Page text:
House District 132 – Katy & Cy-Fair

House Votes to Eliminate Straight-Ticket Voting, Reform Lawsuit Abuse

  • Straight-ticket voting. The Texas House voted late Friday night (with final passage on Saturday) in favor of House Bill 25, which would eliminate straight-ticket voting in Texas. I voted against the bill because I don’t believe we should take away an option from voters to vote straight-ticket, particularly in Harris County, where our ballot can be eight pages long and include dozens of races.  I have never heard one single voter in our district say they want to get rid of straight-ticket voting. Nevertheless, the bill is moving to the senate, where it is likely to pass and be signed by the governor.
  • School accountability. This week, the House also passed House Bill 22, which will  re-work the A-F grading system the legislature passed last session, which would grade districts and campuses in the same manner students are graded, so parents can have a better understanding of how well their child’s school is performing.  The new bill will delay implementation until 2019 and eliminates the most important (and controversial with school districts) element of the A-F system — giving overall grades to campuses and school districts. While schools don’t like it, this provision would have created a clear statement to parents of the level of education their children are receiving and whether they need to actively push their local schools to improve. Although our two school districts (Katy and CyFair) are high-performing districts, there are plenty of places in Texas where parents need to know that their schools aren’t serving their children well. There were several good accountability changes in the bill that more accurately reflect how a school or district is performing. So, as with several bills this session, I voted for House Bill 22 so that we can send it the senate with the hope that we can negotiate a better version of the bill for final passage.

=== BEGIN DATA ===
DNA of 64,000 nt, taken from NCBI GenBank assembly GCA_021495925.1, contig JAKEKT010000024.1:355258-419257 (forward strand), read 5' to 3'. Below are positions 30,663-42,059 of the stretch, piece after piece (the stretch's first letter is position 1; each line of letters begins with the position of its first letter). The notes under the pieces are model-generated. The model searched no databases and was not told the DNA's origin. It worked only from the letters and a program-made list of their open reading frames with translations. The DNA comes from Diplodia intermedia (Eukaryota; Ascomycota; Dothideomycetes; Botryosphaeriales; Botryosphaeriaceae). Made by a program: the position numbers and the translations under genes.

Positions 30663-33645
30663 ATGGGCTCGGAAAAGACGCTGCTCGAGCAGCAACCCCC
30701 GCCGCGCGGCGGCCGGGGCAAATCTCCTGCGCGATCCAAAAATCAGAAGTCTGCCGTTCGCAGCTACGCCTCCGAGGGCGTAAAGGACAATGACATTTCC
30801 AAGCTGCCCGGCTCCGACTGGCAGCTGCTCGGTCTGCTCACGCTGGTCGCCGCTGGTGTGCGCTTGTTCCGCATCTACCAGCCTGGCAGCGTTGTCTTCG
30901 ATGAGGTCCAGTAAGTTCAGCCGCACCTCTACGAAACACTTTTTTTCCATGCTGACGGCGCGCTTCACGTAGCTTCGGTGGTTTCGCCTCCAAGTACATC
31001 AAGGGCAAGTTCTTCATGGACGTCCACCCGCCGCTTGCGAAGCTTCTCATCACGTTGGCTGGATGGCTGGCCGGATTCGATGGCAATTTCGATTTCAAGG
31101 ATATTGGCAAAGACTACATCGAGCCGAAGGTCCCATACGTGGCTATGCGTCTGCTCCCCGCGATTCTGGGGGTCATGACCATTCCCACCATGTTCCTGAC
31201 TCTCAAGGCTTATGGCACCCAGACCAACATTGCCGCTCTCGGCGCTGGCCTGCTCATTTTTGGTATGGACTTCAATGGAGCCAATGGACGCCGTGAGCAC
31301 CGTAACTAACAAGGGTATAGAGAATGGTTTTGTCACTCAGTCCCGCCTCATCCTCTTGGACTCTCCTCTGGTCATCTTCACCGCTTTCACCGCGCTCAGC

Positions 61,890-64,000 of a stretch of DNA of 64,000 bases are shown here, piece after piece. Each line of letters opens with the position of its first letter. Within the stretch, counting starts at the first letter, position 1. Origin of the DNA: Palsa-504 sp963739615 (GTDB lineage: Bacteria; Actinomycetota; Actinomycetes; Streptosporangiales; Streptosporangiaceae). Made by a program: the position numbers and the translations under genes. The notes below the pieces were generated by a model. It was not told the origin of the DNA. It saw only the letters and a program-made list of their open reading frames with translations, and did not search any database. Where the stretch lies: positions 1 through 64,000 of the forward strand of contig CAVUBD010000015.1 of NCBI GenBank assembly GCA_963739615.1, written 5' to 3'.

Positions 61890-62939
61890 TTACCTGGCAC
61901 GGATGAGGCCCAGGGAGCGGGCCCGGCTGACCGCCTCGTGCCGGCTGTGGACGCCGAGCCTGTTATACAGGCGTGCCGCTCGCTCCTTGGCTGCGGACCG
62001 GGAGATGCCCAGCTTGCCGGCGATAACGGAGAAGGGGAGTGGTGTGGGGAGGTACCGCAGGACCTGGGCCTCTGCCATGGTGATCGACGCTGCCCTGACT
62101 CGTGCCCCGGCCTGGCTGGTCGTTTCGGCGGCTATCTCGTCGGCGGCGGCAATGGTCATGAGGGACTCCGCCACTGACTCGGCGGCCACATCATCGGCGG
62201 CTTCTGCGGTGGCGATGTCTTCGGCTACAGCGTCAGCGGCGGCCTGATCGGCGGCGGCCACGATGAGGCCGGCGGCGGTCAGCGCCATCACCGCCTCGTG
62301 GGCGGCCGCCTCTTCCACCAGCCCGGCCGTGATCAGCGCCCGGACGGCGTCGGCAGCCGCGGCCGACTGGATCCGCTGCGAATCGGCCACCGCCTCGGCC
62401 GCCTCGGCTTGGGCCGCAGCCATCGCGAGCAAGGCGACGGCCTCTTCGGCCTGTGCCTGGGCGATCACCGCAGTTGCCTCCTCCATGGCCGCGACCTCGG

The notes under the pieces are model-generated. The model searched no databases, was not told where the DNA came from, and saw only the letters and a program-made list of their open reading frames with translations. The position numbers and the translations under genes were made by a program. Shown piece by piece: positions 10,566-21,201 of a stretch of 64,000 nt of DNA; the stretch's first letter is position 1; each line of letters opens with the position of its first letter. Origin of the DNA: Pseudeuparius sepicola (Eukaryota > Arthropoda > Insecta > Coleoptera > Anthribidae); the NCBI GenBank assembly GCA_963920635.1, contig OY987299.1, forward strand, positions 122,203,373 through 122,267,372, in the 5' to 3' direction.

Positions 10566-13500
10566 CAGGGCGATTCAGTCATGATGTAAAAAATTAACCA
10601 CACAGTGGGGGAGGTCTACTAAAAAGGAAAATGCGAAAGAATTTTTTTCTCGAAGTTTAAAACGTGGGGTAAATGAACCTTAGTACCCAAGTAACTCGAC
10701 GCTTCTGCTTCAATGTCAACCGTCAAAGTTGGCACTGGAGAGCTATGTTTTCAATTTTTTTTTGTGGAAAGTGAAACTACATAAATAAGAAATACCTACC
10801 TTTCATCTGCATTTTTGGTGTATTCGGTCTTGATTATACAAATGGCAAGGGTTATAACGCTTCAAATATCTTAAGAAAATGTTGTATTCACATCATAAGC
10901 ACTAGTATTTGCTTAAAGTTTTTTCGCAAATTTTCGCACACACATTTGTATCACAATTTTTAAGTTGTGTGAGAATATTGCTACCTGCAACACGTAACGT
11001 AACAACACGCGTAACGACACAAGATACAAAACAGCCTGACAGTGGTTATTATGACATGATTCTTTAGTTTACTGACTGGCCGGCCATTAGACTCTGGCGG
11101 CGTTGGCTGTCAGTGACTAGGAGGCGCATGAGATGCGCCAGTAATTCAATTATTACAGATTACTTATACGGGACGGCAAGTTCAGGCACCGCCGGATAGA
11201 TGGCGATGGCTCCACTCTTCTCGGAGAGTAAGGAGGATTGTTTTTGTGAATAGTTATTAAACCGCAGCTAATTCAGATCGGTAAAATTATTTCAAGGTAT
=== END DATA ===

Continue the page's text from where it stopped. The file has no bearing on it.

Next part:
• Lawsuit abuse.On Thursday, the House passed House Bill 1774, which will rein in abusive and excessive lawsuits after storms. The bill will prevent lawyers from driving up everyone’s insurance rates by filing thousands of lawsuits after every hail storm, hurricane or wildfire. A few lawyers have made a business model of filing hundreds of lawsuits, vastly overestimating the amount of damage and hoping to get large attorney’s fees awards, all while circumventing the law requiring them to give notice before the suit so the insurance claim can be settled without the need for litigation.  After a storm, people need help to repair and rebuild, not a flood of lawyers looking to capitalize on their misfortune.
  • Incentivize school tax cuts.I added an amendment to a bill this week to give school districts an incentive to cut taxes going forward. House Bill 486 was designed to allow school districts that cut their tax rates to go back up to whatever level voters had previously approved. The idea was that districts would be afraid to lower tax rates if they couldn’t raise them back to the current rate if they had a tough budget year. However, the bill as written would have allowed districts to take credit for prior tax cuts when determining what tax rate they could go back up to without a vote of the people — including the one the legislature already gave them money to offset when it passed the franchise tax in 2006. Since the bill’s authors argued that this tool would be necessary to give school districts incentives to cut taxes, my amendment provides that it only applies to tax cuts the districts make in the future. If our goal is to incentivize districts to cut taxes in the future, let’s apply the bill only to future tax cuts, not cuts that have already been made and reimbursed to the districts.